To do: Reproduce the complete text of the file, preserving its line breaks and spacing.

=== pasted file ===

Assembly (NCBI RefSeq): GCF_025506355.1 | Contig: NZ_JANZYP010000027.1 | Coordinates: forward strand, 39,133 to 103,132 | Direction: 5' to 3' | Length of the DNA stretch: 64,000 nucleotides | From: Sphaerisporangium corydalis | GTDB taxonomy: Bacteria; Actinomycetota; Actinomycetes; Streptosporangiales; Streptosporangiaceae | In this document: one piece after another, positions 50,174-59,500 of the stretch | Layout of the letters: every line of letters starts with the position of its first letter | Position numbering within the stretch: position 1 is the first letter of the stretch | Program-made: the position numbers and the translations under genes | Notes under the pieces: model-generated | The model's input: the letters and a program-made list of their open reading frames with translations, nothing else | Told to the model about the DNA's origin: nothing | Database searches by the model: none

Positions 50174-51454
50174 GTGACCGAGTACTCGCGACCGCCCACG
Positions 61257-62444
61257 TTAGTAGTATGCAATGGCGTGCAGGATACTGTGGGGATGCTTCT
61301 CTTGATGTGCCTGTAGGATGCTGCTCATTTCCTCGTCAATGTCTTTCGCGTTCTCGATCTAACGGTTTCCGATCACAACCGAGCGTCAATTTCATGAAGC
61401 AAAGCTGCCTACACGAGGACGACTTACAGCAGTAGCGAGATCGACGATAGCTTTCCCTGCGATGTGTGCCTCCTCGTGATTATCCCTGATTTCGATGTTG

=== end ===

Assembly (NCBI RefSeq): GCF_025506355.1 | Contig: NZ_JANZYP010000027.1 | Coordinates: forward strand, 39,133 to 103,132 | Direction: 5' to 3' | Length of the DNA stretch: 64,000 nucleotides | From: Sphaerisporangium corydalis | GTDB taxonomy: Bacteria; Actinomycetota; Actinomycetes; Streptosporangiales; Streptosporangiaceae | In this document: one piece after another, positions 50,174-59,500 of the stretch | Layout of the letters: every line of letters starts with the position of its first letter | Position numbering within the stretch: position 1 is the first letter of the stretch | Program-made: the position numbers and the translations under genes | Notes under the pieces: model-generated | The model's input: the letters and a program-made list of their open reading frames with translations, nothing else | Told to the model about the DNA's origin: nothing | Database searches by the model: none

Positions 50174-51454
50174 GTGACCGAGTACTCGCGACCGCCCACG
Positions 61257-62444
61257 TTAGTAGTATGCAATGGCGTGCAGGATACTGTGGGGATGCTTCT
61301 CTTGATGTGCCTGTAGGATGCTGCTCATTTCCTCGTCAATGTCTTTCGCGTTCTCGATCTAACGGTTTCCGATCACAACCGAGCGTCAATTTCATGAAGC
61401 AAAGCTGCCTACACGAGGACGACTTACAGCAGTAGCGAGATCGACGATAGCTTTCCCTGCGATGTGTGCCTCCTCGTGATTATCCCTGATTTCGATGTTG